- The Washington Times - Friday, October 6, 2000

Make way. Here comes Mazda. After hitting a relatively hard rut in the road for the past few years and leaning heavily on Miata sales for its prominent reputation, Mazda is moving aggressively to turn the spotlight upon the rest of its lineup of sedans, minivans and trucks.

“We’re going back to our knitting to make sure that everything we introduce is a true Mazda,” said Stephen Odell, vice president of marketing and sales operations, indicating that Mazda is rekindling its heritage and injecting it back into the entire product line. That means making major changes to existing and future vehicles down the road.

“We got off the track four or five years ago with too many models we couldn’t market properly,” Mr. Odell said. “But with the kind of guerrilla marketing we have in mind and with that special Mazda magic, its DNA, that we’re adding to new models in the next couple of years to reflect what Mazda is all about we’re re-energized.”

Mazda plunged into manufacturing a glut of new products in the wake of the phenomenally successful 1990 Miata roadster but was unable to handle the load, and many of its products went unnoticed and underrated. All eyes and most of Mazda’s promotional efforts were on its icon, the timeless, classic Miata. While the strategy paid off for the car, with well over half a million on the road and recognition in the Guinness Book of World Records as the best-selling two-seater roadster of all time, most of Mazda’s other products were neglected.

Company executives today, however, are no longer putting all their eggs in one basket. They believe they’re about to enter the most exciting period in Mazda’s history, promoting their 2001 models that include more powerful B-Series trucks, the Tribute sports ute, the MPV minivan, the Millenia and 626 sedans, plus a brand-new hatchback addition to the Protege line. Mazda plans to take the DNA derived from the RX-7 and the Miata and spread that tradition into every vehicle that comes off its assembly line. Mr. Odell said that new models are the key, although the company has some current “great models not leveraged enough, ones that we need to show better.”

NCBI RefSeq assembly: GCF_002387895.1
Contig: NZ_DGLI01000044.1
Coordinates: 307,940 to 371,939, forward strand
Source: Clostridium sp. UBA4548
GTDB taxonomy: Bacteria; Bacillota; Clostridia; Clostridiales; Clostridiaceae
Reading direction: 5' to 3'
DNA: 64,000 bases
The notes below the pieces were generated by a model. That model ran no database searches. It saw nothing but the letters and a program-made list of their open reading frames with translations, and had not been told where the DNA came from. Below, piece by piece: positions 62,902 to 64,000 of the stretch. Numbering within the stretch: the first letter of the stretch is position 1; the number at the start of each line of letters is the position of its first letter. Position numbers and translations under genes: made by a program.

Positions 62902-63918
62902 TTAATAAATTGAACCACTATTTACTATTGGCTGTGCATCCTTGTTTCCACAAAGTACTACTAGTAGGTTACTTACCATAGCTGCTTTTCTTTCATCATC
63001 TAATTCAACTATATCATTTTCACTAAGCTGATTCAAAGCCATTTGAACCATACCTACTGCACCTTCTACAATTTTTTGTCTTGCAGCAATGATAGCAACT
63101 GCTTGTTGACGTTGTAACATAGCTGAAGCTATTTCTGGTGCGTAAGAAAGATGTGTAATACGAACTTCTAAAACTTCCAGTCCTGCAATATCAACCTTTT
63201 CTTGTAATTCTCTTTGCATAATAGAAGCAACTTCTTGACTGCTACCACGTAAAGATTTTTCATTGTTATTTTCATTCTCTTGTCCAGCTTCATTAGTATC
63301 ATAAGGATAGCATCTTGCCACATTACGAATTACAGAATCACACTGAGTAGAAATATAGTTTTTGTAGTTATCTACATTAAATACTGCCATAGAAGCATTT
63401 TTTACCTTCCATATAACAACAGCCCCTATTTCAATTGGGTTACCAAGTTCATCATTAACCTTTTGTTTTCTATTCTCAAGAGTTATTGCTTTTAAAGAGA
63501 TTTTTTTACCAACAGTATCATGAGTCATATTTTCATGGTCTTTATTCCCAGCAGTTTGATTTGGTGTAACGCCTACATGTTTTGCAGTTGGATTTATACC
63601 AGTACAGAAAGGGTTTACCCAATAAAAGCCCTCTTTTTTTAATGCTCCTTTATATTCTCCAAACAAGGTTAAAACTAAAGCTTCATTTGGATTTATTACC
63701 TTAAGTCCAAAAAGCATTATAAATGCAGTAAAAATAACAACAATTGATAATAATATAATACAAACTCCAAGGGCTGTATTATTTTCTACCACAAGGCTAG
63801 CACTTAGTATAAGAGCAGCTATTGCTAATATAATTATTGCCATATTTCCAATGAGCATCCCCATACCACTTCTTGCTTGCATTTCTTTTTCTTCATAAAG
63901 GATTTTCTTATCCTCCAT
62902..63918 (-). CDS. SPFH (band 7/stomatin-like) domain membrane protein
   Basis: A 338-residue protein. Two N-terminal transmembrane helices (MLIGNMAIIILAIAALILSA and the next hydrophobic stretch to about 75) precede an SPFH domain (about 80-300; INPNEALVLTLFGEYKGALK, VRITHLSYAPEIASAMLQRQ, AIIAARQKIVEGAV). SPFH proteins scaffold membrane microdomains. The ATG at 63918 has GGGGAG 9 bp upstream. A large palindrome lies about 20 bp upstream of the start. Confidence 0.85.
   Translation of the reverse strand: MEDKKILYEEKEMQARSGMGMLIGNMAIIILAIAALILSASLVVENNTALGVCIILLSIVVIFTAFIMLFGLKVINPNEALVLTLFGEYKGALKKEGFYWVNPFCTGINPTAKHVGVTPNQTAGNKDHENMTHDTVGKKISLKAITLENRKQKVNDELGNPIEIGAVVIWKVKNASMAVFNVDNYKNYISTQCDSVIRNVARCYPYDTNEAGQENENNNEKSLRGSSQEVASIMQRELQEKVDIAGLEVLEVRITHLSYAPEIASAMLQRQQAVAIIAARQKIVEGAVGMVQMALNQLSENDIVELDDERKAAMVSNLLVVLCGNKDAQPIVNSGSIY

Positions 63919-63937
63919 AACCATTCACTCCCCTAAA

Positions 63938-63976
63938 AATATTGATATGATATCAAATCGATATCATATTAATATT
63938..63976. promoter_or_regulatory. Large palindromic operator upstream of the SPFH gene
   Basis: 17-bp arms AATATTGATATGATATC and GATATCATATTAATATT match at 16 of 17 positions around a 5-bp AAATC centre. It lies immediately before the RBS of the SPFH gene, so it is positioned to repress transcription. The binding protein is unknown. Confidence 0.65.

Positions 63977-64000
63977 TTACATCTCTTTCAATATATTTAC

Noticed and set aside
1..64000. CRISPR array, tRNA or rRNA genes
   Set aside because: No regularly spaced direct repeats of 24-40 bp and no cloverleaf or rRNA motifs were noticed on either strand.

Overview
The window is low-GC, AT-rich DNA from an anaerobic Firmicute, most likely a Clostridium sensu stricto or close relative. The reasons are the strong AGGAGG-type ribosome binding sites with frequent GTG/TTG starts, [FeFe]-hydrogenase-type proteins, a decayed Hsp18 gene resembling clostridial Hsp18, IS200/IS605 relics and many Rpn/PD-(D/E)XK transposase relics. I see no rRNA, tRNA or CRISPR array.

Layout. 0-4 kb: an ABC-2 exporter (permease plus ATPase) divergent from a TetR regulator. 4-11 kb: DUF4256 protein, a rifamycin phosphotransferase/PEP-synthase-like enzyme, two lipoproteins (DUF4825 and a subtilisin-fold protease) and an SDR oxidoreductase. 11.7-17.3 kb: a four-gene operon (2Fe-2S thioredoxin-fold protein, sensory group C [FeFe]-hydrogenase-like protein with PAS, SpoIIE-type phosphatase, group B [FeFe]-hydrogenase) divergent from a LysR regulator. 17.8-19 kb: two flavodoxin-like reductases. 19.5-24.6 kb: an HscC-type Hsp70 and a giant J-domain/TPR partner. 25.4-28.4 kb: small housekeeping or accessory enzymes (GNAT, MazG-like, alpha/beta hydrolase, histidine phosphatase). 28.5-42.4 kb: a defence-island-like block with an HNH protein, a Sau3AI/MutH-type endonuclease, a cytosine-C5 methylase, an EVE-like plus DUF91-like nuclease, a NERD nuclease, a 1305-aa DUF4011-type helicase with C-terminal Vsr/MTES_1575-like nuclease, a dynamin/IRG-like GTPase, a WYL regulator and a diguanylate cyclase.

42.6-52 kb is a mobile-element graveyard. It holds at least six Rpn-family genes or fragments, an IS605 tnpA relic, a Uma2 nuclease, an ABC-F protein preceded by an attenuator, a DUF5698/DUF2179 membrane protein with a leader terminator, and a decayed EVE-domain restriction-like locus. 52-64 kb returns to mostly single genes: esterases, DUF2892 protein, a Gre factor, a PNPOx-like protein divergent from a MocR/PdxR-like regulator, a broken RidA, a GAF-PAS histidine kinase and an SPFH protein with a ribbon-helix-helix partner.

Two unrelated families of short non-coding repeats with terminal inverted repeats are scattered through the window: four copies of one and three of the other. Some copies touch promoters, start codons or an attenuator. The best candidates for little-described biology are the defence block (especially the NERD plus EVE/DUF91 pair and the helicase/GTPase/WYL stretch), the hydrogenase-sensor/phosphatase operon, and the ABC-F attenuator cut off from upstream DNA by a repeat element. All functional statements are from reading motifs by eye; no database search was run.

Mazda acknowledges it cannot afford to allow the purists’ Miata to become dated, so for 2001 there are subtle, as well as sensible, design changes plus a good dose of added horsepower, from 140 to 155. Also on the new model are larger brakes and headlights, a six-speed manual transmission, variable valve timing and a more rigid chassis. Styling will remain true to the Miata’s classic roadster roots for the next several generations, avoiding the sharp edges showing up on some new cars. The Special Edition Miata arrives next spring, marking no particular anniversary but satisfying fans who have come to expect a limited-edition model each year.

The company’s near-luxury sedan, the Millenia, is expected to play a big part in Mazda’s renaissance because of its extra advantage as a sporty sedan in the highly competitive, entry-level luxury-car segment. Restyled with a European flair inside and out, the front-wheel-drive sedan has more luxury standard features for 2001, competing with Acura’s TL, Infiniti’s I30 and the Lexus ES300.

Mazda’s third major change for 2001 is to the compact B-Series pickup trucks. The top-of-the-line version, the B4000, has a powerful new 207-horsepower, 4-liter V-6 engine, pumping out 45 more ponies than its predecessor, with a towing capacity of close to 5,900 pounds.

To make it faster and easier for lazy shoppers to search for a Mazda, the company has a new Web site, www.mazdausa.com, where you can select a model, options and accessories, be quoted a price, receive credit clearance on line and be directed to local dealers for delivery.

There’s a lot of latent good will toward this small company that electrified the United States with its impudent little sports car a decade ago, and Mazda hopes that the good will extends to the rest of its vehicles this time around. “We’ve got some really great stock coming,” Mr. Odell said. Judging by Mazda’s new television commercials, its zoom, zoom strategy seems ready to take off.

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